The red hot 'FAANG' trade is officially over, now bet on your fellow 'MAAN'

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As investors look for new acronyms to express investment themes its worth focusing on the fantastic ‘FAANG’ trade (we add Apple to ours) performance and why its days are numbered.

Investors are correct to be concerned about the future direction of FAANG stocks. After all, together with Microsoft, these companies accounted for 50 percent of the gains for the S&P 500 in 2018, as well leading the recent declines.

Don’t wait for FAANG leadership to pick markets up again. There are serious headwinds— rising costs for the business model itself, including significant regulatory scrutiny— facing Facebook and Google. In the other side, positive tailwinds will favor Amazon, Microsoft, and Netflix.

We suggest investors drop the ‘F’ and ‘G’ and add ‘M’. Consider “MAAN” as the new leadership group in global markets.

As we’ve written before, in 2018 there is brewing storm over data privacy, i.e. how a company uses your personal data to generate profits. Damage to shareholder value won’t be just in the form of rising costs and fines for FB and GOOG, it could eventually lead to significant declines in shareholder value due to customers losing trust in management teams—due to the privacy issue.

Apple CEO took a hammer to other members of FAANG at a speech in Europe this week, suggesting some companies (guess who?) in the “Data Industrial Complex” are “weaponizing” the management of your personal data. A solution, he suggests, is for the US to enact similar privacy protections to Europe.

For investors waiting to buy the FAANG dip, remember that It’s one thing for lawmakers to lob threats at corporations for purposes of political theatre, it’s another if the CEO of the world’s largest — and richest — corporation is publicly going after rivals. Apple has a mountain of cash they can dispose to lobby for their interests. Also consider that Americans’ mood on data privacy has shifted. A recent WSJ poll suggests 68 percent of Americans would now like to see a law similar to GDPR in the US.

If you think FB and GOOG are established monopolies that will continue to profit – no matter the threat—thanks to dominant market share, remember that for decades, big tobacco was a monopoly source of consistent investor returns and dividends… until public attitudes changed. Within a few years, investors holding tobacco stocks lost significantly. And public attitudes towards data privacy have changed dramatically.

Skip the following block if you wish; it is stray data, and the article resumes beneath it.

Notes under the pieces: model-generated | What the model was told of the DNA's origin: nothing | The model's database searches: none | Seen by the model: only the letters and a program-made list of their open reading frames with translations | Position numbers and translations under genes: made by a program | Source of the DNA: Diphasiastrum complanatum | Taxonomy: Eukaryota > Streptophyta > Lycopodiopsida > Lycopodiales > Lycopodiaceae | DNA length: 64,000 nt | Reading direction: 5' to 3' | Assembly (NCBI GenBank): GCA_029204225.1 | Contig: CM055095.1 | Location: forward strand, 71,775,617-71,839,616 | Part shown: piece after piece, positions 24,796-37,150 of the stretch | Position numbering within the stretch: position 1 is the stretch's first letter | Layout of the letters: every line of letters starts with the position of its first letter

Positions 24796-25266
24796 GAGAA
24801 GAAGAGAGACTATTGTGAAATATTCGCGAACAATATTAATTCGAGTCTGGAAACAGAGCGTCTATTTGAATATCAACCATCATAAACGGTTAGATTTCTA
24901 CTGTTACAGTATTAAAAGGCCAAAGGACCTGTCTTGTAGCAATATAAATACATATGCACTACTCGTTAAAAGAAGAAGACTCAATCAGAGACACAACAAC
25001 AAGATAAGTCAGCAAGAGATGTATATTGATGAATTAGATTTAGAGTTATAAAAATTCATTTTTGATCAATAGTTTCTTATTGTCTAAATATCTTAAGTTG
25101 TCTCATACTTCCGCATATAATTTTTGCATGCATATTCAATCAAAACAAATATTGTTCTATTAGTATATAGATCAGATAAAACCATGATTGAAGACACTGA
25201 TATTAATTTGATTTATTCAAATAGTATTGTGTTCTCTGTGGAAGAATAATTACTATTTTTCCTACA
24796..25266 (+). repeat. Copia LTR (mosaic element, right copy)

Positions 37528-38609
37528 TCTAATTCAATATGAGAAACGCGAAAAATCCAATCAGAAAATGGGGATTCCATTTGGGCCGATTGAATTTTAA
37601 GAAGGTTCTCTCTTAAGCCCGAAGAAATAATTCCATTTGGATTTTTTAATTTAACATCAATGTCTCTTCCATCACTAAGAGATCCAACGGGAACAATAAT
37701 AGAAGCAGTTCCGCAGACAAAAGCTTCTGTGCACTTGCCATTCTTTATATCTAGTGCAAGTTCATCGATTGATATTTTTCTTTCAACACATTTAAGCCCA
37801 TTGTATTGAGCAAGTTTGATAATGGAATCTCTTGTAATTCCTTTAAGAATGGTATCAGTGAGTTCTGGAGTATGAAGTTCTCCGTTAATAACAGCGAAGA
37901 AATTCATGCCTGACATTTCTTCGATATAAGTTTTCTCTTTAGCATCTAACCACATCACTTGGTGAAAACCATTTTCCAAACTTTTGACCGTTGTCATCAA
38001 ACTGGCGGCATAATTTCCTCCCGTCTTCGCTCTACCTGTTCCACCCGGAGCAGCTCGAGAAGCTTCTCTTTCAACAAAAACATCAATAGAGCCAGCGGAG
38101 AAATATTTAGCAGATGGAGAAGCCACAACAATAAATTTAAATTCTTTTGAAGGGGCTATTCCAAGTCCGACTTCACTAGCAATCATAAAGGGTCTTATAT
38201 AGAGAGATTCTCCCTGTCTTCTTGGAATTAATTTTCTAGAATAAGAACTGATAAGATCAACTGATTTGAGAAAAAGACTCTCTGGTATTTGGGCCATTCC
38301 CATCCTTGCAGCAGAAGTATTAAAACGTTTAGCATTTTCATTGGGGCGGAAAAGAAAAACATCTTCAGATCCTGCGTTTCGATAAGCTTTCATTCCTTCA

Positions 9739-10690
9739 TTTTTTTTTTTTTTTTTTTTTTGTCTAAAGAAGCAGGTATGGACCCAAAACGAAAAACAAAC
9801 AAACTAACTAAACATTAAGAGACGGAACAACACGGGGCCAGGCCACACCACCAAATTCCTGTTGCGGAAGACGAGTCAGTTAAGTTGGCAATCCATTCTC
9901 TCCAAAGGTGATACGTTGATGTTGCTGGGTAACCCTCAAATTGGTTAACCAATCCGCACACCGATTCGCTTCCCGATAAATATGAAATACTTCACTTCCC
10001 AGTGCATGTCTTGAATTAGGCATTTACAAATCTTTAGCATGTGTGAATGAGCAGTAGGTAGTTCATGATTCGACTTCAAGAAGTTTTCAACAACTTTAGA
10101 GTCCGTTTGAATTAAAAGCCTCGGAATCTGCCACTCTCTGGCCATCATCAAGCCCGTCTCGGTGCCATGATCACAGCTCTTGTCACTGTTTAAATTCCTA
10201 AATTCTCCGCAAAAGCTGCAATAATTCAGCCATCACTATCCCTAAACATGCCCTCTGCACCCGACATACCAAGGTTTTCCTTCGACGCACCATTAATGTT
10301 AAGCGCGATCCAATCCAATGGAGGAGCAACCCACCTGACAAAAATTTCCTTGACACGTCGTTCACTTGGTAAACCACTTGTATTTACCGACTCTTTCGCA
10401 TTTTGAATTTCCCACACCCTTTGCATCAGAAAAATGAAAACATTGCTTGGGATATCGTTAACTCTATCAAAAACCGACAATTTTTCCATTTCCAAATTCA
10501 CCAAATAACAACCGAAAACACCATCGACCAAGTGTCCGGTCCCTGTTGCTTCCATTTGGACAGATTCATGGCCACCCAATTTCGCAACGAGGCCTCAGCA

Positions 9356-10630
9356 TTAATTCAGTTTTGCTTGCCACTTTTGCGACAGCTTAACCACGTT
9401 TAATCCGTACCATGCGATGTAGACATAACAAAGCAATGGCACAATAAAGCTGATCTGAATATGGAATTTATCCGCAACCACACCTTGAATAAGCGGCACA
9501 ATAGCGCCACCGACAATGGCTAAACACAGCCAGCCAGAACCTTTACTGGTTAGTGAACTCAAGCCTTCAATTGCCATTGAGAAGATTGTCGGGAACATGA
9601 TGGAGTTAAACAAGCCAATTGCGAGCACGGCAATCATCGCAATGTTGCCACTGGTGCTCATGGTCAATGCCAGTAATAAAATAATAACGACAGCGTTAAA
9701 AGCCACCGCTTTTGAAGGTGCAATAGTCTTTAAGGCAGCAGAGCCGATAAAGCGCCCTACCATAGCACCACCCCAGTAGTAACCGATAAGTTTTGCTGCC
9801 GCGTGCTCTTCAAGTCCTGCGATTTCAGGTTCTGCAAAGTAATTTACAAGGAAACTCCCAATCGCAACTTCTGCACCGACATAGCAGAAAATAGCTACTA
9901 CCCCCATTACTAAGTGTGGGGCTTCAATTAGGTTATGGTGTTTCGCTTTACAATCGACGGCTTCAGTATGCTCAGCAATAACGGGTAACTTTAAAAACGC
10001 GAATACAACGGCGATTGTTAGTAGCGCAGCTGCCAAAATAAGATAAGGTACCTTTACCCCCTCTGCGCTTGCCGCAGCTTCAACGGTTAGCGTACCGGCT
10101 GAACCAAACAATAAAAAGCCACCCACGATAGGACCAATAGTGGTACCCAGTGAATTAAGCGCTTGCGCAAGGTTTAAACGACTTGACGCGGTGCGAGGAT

Every member of FAANG must increasingly deal with significant data governance issues. So why are some FAANG members better positioned than others? Why put not only your faith but your investment dollars in your “fellow MAAN” vs. selling everything in this correction?

Consider this:

  • FB and GOOG use personal data to sell advertising as key point to their business model. In return, you get free stuff like sharing and communication platforms, email, video hosting. If attitudes change on that arrangement, they will have to require customers pay subscriptions. That is a significant headwind to both costs and revenue to their existing business model.
  • AMZN and MSFT are also making huge profits from their “data management”, but in a more sustainable manner: via cloud and hybrid cloud services. True, both companies will face rising costs for protecting from cyber risk on those clouds, but that is built into to their business models, unlike FB and GOOG who will have to fight rising regulatory costs to sell premium advertising. Google does have cloud services, but it doesn’t drive the scale of profits as it does for MSFT and AMZN.
  • FB and GOOG also benefit from not having to invest in user-created content (youtube, FB posts, Instagram, etc.). The lack of editorial supervision or ‘fact checking’—similar to what a professional media company is required to do — will increasingly be caught up in this brewing privacy storm.
  • AMZN and NFLX by contrast are investing – and benefiting from—professional media content. They spend money and act like a media company, no data management problems here. No question however they have significant costs to creating or buying content.

Due to the size and leadership of these companies relative to the market, everyone has an interest in how this story plays out. We continue to believe a valuable tool in the investor tool box should be paying attention to how company Boards and C-Suites navigate the uncertainty ahead with ‘data and technology governance’.

Using this new lens, it’s time to break up FAANG in favor of MAAN.

Tim Seymour is a CNBC contributor and advisory board member to Cyberhedge. Ryan Dodd is co-founder and CEO of Cyberhedge.

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